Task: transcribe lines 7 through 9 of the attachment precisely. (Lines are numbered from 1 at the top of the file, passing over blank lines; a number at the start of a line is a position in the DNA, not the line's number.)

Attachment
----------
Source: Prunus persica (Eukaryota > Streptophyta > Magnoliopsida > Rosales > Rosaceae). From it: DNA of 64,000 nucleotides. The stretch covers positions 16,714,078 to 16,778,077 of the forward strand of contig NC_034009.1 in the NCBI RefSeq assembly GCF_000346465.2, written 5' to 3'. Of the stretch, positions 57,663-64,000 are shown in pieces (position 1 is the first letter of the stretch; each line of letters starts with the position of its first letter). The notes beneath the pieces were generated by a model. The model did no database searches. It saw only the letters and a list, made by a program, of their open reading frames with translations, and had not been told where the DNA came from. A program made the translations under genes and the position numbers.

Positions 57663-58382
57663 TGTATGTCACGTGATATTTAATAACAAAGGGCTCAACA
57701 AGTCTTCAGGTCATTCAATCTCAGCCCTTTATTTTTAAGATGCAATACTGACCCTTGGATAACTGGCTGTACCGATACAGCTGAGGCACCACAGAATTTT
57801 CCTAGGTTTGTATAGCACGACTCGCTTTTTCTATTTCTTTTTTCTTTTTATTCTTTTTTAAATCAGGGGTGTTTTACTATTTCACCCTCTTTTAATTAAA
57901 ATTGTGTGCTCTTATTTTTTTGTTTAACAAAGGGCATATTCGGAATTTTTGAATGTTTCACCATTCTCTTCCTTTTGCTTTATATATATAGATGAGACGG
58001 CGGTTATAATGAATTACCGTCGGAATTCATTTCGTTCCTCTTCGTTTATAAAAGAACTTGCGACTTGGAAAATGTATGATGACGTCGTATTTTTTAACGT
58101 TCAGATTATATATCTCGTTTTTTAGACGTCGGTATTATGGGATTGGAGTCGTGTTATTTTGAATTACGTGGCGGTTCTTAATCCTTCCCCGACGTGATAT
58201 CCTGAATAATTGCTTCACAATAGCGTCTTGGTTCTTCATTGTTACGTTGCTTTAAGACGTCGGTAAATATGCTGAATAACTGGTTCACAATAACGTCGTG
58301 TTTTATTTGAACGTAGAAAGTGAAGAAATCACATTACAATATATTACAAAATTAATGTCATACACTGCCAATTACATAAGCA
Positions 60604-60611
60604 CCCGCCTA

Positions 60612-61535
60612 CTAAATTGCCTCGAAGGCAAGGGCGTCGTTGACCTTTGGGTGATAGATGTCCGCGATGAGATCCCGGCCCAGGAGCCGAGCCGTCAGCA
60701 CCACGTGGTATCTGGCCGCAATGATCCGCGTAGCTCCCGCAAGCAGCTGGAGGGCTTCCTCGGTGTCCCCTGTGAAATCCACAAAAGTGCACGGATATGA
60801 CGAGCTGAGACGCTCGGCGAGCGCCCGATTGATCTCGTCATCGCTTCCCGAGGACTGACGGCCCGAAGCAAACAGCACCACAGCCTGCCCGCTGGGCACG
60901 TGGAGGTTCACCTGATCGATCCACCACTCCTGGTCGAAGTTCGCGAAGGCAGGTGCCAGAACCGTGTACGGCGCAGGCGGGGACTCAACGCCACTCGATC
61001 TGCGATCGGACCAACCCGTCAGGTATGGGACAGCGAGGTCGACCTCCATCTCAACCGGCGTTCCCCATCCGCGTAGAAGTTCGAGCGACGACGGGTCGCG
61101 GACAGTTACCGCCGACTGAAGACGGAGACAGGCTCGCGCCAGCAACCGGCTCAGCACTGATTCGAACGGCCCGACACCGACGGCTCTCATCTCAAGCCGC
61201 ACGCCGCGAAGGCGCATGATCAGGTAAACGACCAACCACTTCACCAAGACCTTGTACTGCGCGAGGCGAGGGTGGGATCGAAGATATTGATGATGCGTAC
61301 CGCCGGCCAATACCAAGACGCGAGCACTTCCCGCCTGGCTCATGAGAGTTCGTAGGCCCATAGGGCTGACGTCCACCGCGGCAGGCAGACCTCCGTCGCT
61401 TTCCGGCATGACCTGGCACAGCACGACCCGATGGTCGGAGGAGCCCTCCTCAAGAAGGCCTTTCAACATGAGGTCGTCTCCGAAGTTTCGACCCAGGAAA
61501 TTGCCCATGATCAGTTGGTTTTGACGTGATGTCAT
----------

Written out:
58001 CGGTTATAATGAATTACCGTCGGAATTCATTTCGTTCCTCTTCGTTTATAAAAGAACTTGCGACTTGGAAAATGTATGATGACGTCGTATTTTTTAACGT
58101 TCAGATTATATATCTCGTTTTTTAGACGTCGGTATTATGGGATTGGAGTCGTGTTATTTTGAATTACGTGGCGGTTCTTAATCCTTCCCCGACGTGATAT
58201 CCTGAATAATTGCTTCACAATAGCGTCTTGGTTCTTCATTGTTACGTTGCTTTAAGACGTCGGTAAATATGCTGAATAACTGGTTCACAATAACGTCGTG